We focus a lot on encouraging developers to get more “ops” oriented, but seem to have forgotten networking pros also need to get more “apps” oriented.

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Most networking professionals know their relevant protocols, the ones they work with day in and day out, that many of them are able to read a live packet capture without requiring a protocol translation to “plain English”. These folks can narrow down a packet as having come from a specific component from its ARP address because they’ve spent a lot of time analyzing and troubleshooting network issues.

And while these same pros understanding load balancing from a traffic routing decision making point of view because in many ways it is similar to trunking and link aggregation (LAG) – teaming and bonding – things get a bit less clear as we move up the stack. Sure, TCP (layer 4) load balancing makes sense, it’s port and IP based and there’s plenty of ways in which networking protocols can be manipulated and routed based on a combination of the two. But let’s move up to HTTP and Layer 7 load balancing, beyond the simple traffic in –> traffic out decision making that’s associated with simple load balancing algorithms like round robin or its cousins least connections and fastest response time.

Content – or application - switching is the use of application protocols or data in making a load balancing (application routing) decision. Instead of letting an algorithm decide which pool of servers will service a request, the decision is made by inspecting the HTTP headers and data in the exchange. The simplest, and most common case, involves using the URI as the basis for a sharding-style scalability domain in which content is sorted out at the load balancing device and directed to appropriate pools of compute resources.

CONTENT SWITCHING = VLANs for HTTP

Examining a simple diagram, it’s a fairly trivial configuration and architecture that requires only that the URIs upon which decisions will be made are known and simplified to a common factor. You wouldn’t want to specify every single possible URI in the configuration, that would be like configuring static routing tables for every IP address in your network. Ugly – and not of the Shrek ugly kind, but the “made for SyFy" horror-flick kind, ugly and painful.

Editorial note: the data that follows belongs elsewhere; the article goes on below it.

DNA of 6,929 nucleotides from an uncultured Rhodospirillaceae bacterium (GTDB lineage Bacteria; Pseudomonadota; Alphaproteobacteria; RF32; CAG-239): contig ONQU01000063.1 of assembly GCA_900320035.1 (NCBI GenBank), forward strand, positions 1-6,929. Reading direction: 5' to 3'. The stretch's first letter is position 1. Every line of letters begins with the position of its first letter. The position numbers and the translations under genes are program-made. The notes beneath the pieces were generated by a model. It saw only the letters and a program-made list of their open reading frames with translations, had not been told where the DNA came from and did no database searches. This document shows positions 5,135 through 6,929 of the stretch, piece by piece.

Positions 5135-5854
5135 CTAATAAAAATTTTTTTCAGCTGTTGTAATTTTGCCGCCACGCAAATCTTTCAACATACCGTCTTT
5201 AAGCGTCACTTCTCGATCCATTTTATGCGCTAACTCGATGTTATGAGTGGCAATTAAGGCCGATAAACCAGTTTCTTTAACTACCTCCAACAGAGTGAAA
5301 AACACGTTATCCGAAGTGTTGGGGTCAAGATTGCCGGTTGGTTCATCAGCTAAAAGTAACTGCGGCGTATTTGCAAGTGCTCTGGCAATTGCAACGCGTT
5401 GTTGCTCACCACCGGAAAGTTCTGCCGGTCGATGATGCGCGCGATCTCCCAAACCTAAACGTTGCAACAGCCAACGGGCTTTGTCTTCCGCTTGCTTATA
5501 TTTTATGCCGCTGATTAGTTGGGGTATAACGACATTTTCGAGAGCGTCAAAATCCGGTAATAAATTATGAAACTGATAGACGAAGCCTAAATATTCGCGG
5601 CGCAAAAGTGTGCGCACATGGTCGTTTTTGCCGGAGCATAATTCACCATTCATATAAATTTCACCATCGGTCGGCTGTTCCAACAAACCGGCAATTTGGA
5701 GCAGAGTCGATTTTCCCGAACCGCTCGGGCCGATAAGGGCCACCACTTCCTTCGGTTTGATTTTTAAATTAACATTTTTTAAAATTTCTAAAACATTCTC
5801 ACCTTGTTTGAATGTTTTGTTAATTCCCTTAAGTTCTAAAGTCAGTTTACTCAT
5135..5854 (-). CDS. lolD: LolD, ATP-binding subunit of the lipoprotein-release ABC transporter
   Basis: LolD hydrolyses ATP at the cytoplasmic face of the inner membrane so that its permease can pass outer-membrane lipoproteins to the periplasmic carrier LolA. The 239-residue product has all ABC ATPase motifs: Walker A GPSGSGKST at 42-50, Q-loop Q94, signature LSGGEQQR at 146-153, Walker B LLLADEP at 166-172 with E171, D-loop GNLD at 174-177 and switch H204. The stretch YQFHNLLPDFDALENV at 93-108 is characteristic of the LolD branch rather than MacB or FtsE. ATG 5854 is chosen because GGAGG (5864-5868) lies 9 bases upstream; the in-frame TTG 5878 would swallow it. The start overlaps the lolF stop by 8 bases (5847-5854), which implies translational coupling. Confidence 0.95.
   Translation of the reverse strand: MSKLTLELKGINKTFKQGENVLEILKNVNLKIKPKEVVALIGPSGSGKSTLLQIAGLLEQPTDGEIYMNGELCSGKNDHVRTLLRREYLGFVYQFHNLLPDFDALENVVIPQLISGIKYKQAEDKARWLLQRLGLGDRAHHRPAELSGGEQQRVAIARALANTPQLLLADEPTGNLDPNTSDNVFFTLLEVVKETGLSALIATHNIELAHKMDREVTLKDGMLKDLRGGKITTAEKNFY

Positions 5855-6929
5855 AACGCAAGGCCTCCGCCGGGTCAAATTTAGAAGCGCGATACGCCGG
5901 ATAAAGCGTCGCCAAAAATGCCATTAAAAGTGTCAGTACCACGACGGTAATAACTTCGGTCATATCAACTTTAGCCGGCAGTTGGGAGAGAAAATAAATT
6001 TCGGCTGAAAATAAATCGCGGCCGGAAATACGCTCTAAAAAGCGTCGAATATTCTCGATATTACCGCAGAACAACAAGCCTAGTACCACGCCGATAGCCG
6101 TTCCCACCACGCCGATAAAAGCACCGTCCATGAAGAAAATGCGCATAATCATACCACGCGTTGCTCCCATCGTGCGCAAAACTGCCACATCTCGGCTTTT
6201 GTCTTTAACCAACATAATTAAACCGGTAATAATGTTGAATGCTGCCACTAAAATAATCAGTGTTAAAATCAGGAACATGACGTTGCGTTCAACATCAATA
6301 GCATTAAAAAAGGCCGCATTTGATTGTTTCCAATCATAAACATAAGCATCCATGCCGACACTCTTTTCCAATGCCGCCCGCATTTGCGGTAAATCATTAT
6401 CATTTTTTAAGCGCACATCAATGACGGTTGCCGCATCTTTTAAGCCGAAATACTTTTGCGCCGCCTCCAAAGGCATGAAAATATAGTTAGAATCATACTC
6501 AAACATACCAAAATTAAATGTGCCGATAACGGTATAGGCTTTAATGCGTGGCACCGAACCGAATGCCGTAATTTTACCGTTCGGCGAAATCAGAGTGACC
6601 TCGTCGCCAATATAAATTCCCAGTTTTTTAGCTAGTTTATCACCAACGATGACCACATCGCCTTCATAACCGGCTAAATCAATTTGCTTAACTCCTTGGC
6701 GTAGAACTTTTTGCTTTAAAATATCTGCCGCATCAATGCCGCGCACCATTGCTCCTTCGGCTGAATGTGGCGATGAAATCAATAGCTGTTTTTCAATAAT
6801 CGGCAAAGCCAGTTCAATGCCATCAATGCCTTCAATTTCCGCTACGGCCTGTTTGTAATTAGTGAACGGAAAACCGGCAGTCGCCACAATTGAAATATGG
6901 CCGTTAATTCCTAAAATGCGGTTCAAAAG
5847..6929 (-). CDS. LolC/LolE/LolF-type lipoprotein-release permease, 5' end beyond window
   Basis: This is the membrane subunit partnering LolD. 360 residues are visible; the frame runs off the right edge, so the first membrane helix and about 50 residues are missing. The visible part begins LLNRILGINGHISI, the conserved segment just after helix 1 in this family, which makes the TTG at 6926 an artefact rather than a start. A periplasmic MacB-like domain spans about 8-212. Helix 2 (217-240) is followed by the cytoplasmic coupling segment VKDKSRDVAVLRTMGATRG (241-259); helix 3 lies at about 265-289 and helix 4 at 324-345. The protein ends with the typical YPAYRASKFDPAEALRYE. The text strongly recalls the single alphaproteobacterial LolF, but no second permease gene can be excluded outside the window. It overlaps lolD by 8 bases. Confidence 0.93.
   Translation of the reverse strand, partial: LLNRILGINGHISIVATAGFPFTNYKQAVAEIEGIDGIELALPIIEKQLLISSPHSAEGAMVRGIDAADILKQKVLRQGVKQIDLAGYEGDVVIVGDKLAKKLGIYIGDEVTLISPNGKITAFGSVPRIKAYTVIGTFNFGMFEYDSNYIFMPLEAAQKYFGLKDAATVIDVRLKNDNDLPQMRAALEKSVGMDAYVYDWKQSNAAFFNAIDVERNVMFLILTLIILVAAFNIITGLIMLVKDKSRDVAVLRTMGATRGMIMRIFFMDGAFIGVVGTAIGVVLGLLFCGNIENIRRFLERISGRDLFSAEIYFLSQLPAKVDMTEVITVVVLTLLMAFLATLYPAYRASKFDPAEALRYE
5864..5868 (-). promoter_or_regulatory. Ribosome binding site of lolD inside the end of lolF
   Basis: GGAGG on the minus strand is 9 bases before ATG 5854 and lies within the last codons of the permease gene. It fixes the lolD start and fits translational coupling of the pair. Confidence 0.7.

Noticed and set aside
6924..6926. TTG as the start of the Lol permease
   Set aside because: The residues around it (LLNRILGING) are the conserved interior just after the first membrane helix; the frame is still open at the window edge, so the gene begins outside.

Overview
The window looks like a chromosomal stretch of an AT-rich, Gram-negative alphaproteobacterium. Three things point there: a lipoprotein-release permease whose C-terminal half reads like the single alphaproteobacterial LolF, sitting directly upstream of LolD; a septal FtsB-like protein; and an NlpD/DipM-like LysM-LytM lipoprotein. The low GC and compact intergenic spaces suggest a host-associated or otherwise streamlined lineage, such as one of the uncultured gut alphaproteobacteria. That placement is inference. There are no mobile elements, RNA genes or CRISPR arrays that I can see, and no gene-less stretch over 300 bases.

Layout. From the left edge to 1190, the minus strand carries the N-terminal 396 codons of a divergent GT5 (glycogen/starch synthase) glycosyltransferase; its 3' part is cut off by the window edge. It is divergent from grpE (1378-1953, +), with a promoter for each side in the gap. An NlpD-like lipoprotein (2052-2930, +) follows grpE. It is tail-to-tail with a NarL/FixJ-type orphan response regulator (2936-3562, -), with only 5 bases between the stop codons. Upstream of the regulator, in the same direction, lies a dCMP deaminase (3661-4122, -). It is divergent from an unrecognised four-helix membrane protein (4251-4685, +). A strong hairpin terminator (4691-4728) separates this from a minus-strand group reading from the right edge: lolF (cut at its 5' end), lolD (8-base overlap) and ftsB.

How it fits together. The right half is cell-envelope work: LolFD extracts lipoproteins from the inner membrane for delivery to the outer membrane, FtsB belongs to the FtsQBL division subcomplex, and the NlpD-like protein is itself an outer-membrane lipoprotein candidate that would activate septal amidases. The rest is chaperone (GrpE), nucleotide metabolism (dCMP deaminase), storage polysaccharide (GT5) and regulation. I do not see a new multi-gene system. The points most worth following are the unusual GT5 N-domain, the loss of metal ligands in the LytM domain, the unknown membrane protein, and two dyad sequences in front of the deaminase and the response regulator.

Networking pros would likely never architect a solution that requires that level of routing granularity as it would negatively impact performance as well as make any changes behind the switch horribly disruptive. Instead, they’d likely leverage VLAN and VLAN routing, instead, to provide the kind of separation of traffic necessary to implement the desired network architecture. When packets arrive at the switch in question, it has (may have) a VLAN tag. The switch intercepts the packet, inspects it, and upon finding the VLAN tag routes the packet out the appropriate egress port to the next hop. In this way, traffic and users and applications can be segregated, bandwidth utilization more evenly distributed across a network, and routing tables simplified because they can be based on VLAN ID rather than individual IP addresses, making adds and removals non-disruptive from a network configuration viewpoint.

The use of VLAN tagging enables network virtualization in much the same way server virtualization is used: to divvy up physical resources into discrete, virtual packages that can be constrained and more easily managed. Content switching moves into the realm of application virtualization, in which an application is divvied up and distributed across resources as a means to achieve higher efficiency and better performance.

Content (application or layer 7) switching utilizes the same concepts: an HTTP request arrives, the load balancing service intercepts it, inspects the HTTP header (instead of the IP headers) for the URI “tag”, and then routes the request to the appropriate pool (next hop) of resources. Basically, if you treat content switching as though it were VLANs for HTTP, with the “tag” being the HTTP header URI, you’d be right on the money.

WILS: Write It Like Seth. Seth Godin always gets his point across with brevity and wit. WILS is an ATTEMPT TO BE concise about application delivery TOPICS AND just get straight to the point. NO DILLY DALLYING AROUND.

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